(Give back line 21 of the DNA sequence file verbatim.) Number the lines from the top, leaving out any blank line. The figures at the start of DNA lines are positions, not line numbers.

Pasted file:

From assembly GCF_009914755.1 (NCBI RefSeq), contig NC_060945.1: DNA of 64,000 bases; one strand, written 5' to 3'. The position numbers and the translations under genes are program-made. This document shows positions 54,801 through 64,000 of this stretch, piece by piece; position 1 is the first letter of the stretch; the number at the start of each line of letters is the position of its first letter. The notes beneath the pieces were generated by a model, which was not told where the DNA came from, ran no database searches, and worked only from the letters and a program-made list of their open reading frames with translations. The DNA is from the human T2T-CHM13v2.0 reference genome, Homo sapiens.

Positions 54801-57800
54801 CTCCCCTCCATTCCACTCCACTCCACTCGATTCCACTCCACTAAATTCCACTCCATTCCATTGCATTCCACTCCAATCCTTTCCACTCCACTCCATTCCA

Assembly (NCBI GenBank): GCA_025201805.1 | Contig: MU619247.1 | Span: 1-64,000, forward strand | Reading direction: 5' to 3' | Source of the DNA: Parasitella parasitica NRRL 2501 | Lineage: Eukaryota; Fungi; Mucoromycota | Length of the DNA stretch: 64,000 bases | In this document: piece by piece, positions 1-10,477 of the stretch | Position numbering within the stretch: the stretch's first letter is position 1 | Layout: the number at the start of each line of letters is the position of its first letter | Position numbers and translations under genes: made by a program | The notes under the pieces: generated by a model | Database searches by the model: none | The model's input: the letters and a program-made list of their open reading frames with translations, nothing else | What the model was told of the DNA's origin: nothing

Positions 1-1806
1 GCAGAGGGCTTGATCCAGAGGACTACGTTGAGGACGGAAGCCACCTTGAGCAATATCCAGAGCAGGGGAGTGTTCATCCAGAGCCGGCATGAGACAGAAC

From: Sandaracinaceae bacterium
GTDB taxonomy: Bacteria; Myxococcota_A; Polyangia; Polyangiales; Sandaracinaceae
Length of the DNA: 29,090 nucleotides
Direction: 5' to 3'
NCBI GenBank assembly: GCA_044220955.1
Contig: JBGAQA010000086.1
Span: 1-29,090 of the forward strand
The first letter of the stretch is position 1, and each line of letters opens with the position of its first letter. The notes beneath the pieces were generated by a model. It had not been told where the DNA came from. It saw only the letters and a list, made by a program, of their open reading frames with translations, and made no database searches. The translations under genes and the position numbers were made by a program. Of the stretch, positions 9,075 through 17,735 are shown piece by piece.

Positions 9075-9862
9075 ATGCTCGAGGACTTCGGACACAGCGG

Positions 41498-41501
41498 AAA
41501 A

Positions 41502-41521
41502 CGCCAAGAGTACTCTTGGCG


41502 CGCCAAGAGTACTCTTGGCG